The Buzz

No-Fly Zones: The Ultimate Guide

When conflict rears its ugly head around the world, there is usually a call for the United States to “do something.” One option that is frequently mentioned is the no-fly zone. The United States and its allies enjoy a significant advantage over most potential adversaries in the air. No-fly zones, therefore, are attractive due to the perceived lower cost and risk when compared to other options. Despite this, setting up a no-fly zone is anything but a “no brainer.” Depending on the circumstances, there may be steep costs and unseen risks. This short primer is intended to introduce readers to the way no-fly zones really work.

What is a No-Fly Zone?

A no-fly zone is airspace designated as “off limits” to flight-related activities. There needs to be an explicit policy concerning which actions that are prohibited in the zone, and this should be communicated clearly. In addition, there must be some form of punishment in response to violations. Typically, this involves friendly military aircraft intercepting violators and escorting them away, forcing them to land, or shooting them down.

Why Would We Establish a No-Fly Zone?

There are many reasons, but the most likely is to stop adversary aircraft from attacking or harming people on the ground—including friendly forces and civilians. In addition, establishing a no-fly zone can negate an adversary’s military advantage, put pressure on an adversary to make concessions, give hope and relief to people who have been attacked, weaken and demoralize an enemy air force, or serve as a prelude to invasion. Furthermore, a no-fly zone could be combined with other actions—such as a naval blockade or closing of a border—to stop the flow of goods and people into an area, further weakening an adversary.

When is a No-Fly Zone Likely to be Effective?

In most circumstances, a no-fly zone is effective only if the adversary has significant air forces. If the adversary’s air force is too strong, however, it will be very difficult to set up an effective no-fly zone. Therefore, a no-fly zone is most likely to be effective against an adversary whose air forces are substantial, but not too substantial.

Moreover, a no-fly zone can alter the balance of power on the ground. If one side relies heavily on airpower and the other does not, a no-fly zone can level the playing field and bolster forces that have been subjected to invasive observation or painful attacks. Conversely, if airpower is not an important factor, it’s unlikely that establishing a no-fly zone will do much (unless the mandate is extended to destroying ground targets).

What are the Requirements for a No-Fly Zone?

In the past, the United States has sought international approval when establishing a no-fly zone, usually from the United Nations Security Council. This provides a form of legitimacy. Without it, the legal basis for the no-fly zone will be questioned, as will our commitment to international norms.

The next requirement is to decide upon rules of engagementthe set of guidelines governing how the no-fly zone is enforced. These guidelines define who is and isn’t allowed to fly in the airspace and they prescribe a process for determining if someone is in violation. They must also address the sticky situations: Are civilian airplanes allowed to fly? What if a civilian airplane wanders into the airspace with no flight plan? What if the adversary uses civilian airliners as screens? What if the adversary loads civilians into a plane, then violates the no-fly zone? What if the adversary shoots at friendly airplanes enforcing the no-fly zone? The answers must be clear to those enforcing the policy. If the guidelines are too broad, our aircrew will have to interpret them while dealing with murky situations in real time. If the guidelines are too complex, they may have difficulty keeping them straight when reacting to a tense situation.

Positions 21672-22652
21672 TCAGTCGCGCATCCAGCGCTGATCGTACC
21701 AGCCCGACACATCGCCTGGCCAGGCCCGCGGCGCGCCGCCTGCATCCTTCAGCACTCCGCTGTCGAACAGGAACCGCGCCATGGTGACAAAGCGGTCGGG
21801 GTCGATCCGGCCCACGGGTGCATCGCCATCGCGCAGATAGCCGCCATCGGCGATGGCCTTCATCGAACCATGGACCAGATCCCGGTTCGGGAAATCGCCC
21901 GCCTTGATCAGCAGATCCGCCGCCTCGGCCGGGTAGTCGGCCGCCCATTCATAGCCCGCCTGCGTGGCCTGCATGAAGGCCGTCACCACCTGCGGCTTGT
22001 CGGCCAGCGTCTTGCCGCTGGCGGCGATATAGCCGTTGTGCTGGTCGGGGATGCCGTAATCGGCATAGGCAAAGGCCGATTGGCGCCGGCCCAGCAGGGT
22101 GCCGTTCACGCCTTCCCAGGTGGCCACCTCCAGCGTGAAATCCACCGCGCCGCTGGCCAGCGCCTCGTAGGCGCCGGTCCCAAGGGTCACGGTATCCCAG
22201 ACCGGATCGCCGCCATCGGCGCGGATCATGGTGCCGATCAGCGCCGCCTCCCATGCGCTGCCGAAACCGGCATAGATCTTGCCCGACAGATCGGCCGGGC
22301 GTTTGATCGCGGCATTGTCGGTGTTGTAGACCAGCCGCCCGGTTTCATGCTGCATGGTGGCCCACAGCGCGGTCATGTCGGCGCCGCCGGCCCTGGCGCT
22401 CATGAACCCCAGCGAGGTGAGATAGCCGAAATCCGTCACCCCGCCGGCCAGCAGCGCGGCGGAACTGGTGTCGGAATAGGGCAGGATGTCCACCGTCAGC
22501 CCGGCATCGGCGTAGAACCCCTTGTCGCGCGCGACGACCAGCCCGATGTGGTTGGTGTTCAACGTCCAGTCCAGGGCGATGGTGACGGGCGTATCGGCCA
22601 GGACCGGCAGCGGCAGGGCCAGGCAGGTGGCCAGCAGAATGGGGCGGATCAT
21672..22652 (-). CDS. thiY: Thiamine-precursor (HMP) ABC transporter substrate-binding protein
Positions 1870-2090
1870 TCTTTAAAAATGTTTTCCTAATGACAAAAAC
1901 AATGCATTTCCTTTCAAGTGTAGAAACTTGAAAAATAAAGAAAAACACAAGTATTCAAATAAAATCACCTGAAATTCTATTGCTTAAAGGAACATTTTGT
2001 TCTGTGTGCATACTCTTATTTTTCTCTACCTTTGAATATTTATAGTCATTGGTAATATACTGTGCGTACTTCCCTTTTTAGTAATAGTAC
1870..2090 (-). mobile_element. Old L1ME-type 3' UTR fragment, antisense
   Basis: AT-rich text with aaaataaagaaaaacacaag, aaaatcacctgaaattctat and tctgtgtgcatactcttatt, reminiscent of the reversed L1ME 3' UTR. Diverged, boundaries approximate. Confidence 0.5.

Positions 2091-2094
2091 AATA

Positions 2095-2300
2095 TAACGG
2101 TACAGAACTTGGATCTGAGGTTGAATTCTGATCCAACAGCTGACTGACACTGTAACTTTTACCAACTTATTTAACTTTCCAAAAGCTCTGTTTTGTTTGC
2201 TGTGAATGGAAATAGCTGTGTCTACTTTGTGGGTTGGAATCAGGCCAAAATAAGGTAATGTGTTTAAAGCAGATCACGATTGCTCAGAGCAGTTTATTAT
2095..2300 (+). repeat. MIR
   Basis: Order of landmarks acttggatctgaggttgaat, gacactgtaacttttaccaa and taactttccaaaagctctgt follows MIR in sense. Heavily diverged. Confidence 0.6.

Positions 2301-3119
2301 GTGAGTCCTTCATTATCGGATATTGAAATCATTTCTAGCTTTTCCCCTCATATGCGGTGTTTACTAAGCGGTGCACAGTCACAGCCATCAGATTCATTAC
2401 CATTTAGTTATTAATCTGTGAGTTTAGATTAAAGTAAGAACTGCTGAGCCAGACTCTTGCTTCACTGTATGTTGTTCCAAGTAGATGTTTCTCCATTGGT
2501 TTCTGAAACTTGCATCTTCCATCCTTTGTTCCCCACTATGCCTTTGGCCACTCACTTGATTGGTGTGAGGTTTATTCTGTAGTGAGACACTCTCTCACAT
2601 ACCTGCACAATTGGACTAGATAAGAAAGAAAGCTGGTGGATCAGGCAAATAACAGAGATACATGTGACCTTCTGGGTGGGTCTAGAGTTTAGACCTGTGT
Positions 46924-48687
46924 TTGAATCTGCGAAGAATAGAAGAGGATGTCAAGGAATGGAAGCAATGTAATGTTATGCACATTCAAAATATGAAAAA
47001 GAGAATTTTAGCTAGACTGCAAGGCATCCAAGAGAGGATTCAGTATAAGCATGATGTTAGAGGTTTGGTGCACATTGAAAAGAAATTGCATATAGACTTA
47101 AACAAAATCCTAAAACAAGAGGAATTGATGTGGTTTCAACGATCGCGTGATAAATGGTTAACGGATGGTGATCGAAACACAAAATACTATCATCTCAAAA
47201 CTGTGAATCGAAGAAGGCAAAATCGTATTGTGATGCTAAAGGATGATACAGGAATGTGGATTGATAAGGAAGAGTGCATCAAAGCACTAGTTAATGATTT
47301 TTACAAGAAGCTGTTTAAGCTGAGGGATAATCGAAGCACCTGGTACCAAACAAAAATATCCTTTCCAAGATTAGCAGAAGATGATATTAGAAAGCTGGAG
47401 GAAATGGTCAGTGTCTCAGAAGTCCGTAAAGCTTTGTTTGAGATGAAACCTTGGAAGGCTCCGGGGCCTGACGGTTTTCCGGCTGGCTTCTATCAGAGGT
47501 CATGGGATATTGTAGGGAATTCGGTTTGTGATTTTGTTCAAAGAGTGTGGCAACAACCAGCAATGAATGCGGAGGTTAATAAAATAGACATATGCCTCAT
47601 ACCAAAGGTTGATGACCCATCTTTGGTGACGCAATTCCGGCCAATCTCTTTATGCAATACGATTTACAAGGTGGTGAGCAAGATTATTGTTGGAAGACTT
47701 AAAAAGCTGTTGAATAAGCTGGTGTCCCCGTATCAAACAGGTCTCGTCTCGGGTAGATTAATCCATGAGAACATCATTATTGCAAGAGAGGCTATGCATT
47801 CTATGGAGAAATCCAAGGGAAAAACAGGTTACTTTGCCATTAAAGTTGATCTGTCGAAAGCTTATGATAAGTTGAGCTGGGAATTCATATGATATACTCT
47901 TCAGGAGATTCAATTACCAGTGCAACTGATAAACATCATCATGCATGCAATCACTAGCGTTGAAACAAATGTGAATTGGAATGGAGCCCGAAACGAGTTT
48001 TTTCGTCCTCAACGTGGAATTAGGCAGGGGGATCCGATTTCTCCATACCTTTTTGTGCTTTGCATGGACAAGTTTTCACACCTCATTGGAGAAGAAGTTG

Enforcing a no-fly zone usually requires a large amount of military forces, including aircraft, the operators who fly them, and support personnel to protect and maintain them. Unless the no-fly zone is relatively small, it will take multiple flying units operating different kinds of aircraft. This includes air-to-air fighters that can intercept adversary aircraft. Specialized aircraft are also required for suppressing or destroying the enemy air defenses that could shoot our aircraft down. We need to be able to know when someone violates the no-fly zone, which usually involves a combination of airborne and ground-based radar. Air refueling aircraft are required if our bases are far away from the no-fly zone, and they also extend patrolling time for our aircraft. We will need to monitor the adversary and look for dangerous actions (such as setting up surface-to-air missiles), which requires Intelligence, Surveillance & Reconnaissance (ISR) aircraft. Since we will want to retrieve our aircrew should they be stranded due to mechanical failure or being shot down, we need combat rescue assets in the area.

In addition to these forces, we need bases to house and protect them, infrastructure to support them, and secure logistics lines for the flow of supplies and people. In the past, the United States has typically used a combination of land bases and aircraft carriers to support no-fly zone operations. It’s good to have several bases from which to fly, as a runway problem or bad weather could close a base and halt the operation.

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